At the minimum, they knew he was the best defensive center fielder in the organization, and with Braves center fielders hitting a collective .186 through May 27 and the team under .500, they decided to roll the dice.
The Braves called up the 21-year-old from Double-A even though he had played just 43 games above Class A. Harris rewarded the Braves' belief with one of the best rookie seasons in franchise history, hitting .297/.339/.515 with 19 home runs and 20 stolen bases while playing outstanding defense.
"I feel like the whole season was unrealistic,'' Harris said. "I was just going day to day and I guess living the dream. But now that the season's over, I guess I can actually look back and think about how crazy of a year it was and how fast it went.''
Harris beat out teammate Spencer Strider to win National League Rookie of the Year honors on Monday, collecting 22 first-place votes and 134 points to Strider's eight first-place votes and 103 points. St. Louis Cardinals utility player Brendan Donovan finished third in the voting.
Harris and Strider are just the fourth pair of teammates to finish 1-2 in the voting since ranked balloting began in 1980, joining the Braves' Craig Kimbrel and Freddie Freeman in 2011, the Cubs' Jerome Walton and Dwight Smith in 1989 and the Mariners' Alvin Davis and Mark Langston in 1984.
Harris is the ninth player in Braves franchise history to win rookie of the year honors.
Harris was hitting .305 for Double-A Mississippi when the Braves called him up. Two days later, Strider made his first start after pitching out of the bullpen to begin the season. The Braves immediately took off, winning 15 in a row from June 1 through June 15, with Harris hitting .370 in that stretch. The Braves eventually rallied from 10.5 games behind the Mets in late May to win their fifth straight NL East title.
"He's very calm, and he's very consistent," manager Brian Snitker said of Harris in early September. "It's the whole thing. He can beat you a lot of different ways. With his glove, with his arm, with his legs, with his bat. That's pretty good qualities to have in a player that can do so much to impact the game."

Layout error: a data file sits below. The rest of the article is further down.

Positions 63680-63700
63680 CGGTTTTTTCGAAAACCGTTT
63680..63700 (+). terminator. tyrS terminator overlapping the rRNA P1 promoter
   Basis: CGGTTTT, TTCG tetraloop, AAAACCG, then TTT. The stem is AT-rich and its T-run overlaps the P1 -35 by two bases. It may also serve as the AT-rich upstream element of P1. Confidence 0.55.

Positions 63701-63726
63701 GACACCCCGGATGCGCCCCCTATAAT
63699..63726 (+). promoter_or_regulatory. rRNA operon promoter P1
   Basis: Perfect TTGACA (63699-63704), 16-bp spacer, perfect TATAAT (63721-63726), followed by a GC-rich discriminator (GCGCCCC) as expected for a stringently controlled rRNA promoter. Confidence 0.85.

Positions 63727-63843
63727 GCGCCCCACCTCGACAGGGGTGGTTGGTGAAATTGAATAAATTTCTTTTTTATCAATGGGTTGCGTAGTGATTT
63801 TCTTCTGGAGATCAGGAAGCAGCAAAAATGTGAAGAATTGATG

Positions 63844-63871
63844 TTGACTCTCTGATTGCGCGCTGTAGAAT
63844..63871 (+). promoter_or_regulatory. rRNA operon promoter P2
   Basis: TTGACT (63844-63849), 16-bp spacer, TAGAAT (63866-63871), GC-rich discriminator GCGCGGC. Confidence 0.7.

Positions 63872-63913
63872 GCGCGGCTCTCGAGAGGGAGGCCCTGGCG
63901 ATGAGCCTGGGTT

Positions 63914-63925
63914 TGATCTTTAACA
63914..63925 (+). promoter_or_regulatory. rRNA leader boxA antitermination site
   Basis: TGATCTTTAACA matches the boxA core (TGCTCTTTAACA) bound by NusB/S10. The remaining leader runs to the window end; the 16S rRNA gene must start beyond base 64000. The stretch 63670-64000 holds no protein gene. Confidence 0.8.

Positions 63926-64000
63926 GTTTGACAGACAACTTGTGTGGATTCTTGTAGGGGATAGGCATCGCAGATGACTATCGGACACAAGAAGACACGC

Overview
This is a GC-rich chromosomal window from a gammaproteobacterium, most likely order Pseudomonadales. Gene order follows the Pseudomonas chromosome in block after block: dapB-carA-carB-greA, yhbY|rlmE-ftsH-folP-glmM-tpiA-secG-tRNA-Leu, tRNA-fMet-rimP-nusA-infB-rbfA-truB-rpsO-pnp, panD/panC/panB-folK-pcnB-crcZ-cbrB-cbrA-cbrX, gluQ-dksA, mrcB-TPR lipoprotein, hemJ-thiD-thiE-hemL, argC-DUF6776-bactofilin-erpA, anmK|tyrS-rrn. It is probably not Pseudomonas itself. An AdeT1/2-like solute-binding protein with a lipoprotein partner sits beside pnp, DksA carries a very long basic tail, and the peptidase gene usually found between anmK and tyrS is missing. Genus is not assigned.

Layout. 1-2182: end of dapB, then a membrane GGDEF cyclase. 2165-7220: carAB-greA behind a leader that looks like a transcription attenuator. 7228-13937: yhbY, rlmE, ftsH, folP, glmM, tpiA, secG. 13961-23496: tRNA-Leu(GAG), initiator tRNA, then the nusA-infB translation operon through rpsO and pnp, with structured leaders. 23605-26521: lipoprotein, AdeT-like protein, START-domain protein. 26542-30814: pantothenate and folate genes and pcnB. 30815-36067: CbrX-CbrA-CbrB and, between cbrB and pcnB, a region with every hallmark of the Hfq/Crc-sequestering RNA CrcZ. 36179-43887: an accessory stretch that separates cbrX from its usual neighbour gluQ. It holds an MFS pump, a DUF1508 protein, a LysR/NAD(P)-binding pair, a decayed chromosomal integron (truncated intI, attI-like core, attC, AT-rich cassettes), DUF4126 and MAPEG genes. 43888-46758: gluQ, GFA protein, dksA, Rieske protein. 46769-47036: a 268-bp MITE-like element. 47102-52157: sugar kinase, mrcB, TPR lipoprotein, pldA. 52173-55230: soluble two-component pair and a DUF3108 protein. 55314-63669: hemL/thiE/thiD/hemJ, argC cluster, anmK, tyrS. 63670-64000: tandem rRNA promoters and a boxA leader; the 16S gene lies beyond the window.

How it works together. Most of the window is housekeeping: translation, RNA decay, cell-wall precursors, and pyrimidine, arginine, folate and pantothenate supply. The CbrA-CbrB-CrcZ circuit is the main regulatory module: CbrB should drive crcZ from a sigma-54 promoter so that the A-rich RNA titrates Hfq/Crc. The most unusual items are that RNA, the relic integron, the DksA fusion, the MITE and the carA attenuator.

Harris' all-around tools -- his Statcast measurements included a 92nd percentile ranking in outs above average on defense, a 95th percentile ranking in sprint speed and a 95th percentile in arm strength -- helped him to a 5.3-WAR season, making him just the 34th rookie position player with 5.0 WAR since the divisional era began in 1969.
"He definitely had a great season. We definitely had similar numbers, too,'' American League Rookie of the Year Julio Rodriguez said of Harris. "He's an exciting player, young talent. And he's not afraid. I love his game.''
In mid-August, the Braves rewarded Harris with an eight-year contract extension worth $72 million that runs through 2030, with two club option seasons that could make it worth $102 million over 10 years. Not bad for a kid who grew up a Braves fan in Stockbridge, Georgia, 35 miles south of Truist Park.
"Yeah, I definitely never thought about the year 2030," Harris said when he signed the deal. "That's far. I'm just glad to be able to stay here in Atlanta that long."
The Braves selected the hometown kid in the third round of the 2018 draft -- when many teams viewed Harris as a pitcher. Braves scout Dana Brown, now the scouting director, saw an outfielder with power and speed. As Buster Olney wrote earlier this year, the Braves invited Harris to hit at Truist Park before the draft, and he filled the outfield seats with home runs in batting practice.
Harris told the Braves: "I am a hitter."
Harris, however, hadn't hit for much power in the minors, slugging seven home runs at Class A Rome in 2021 and just five in those 43 games at Double-A. Upon joining the Braves, hitting coach Kevin Seitzer had Harris make an adjustment, lowering his hands. Harris took to the change immediately and his power took off.
Harris spent his first three months hitting at the bottom of a strong Atlanta lineup, but was hitting third the final week of the season when the Braves swept the Mets in a crucial series to wrap up the division title.
"As he matures and he becomes this player we all know he is, he will probably be at that number 2 or 3 spot for a long time," Snitker said near the end of the season.
Strider also had a remarkable season, going 11-5 with a 2.67 ERA and 202 strikeouts in 131.2 innings. Strider became just the 10th rookie since 1969 with 200 strikeouts and the first since Yu Darvish in 2012. His 13.81 strikeouts per nine innings was the second highest ever for a pitcher with at least 100 innings, behind only Gerrit Cole's 13.82 in 2019.
"Everybody tries to pinpoint specific checkpoints that they're trying to achieve," Strider said when reaching that 200-strikeout milestone. "I don't think I was trying to strike out 200 guys in a season. That wasn't a goal of mine. It was just to win games, keep us in games, things that I can control and have control over."
The voting may have been closer if Strider hasn't missed the final two-plus weeks with an oblique strain. Strider also received his own financial reward when he signed a six-year, $75 million extension in early October that includes a $22 million club option for 2029.
Harris and Strider will also receive an extra bonus via the pre-arbitration bonus pool agreed to in the new labor deal: $750,000 for Harris and $500,000 for Strider.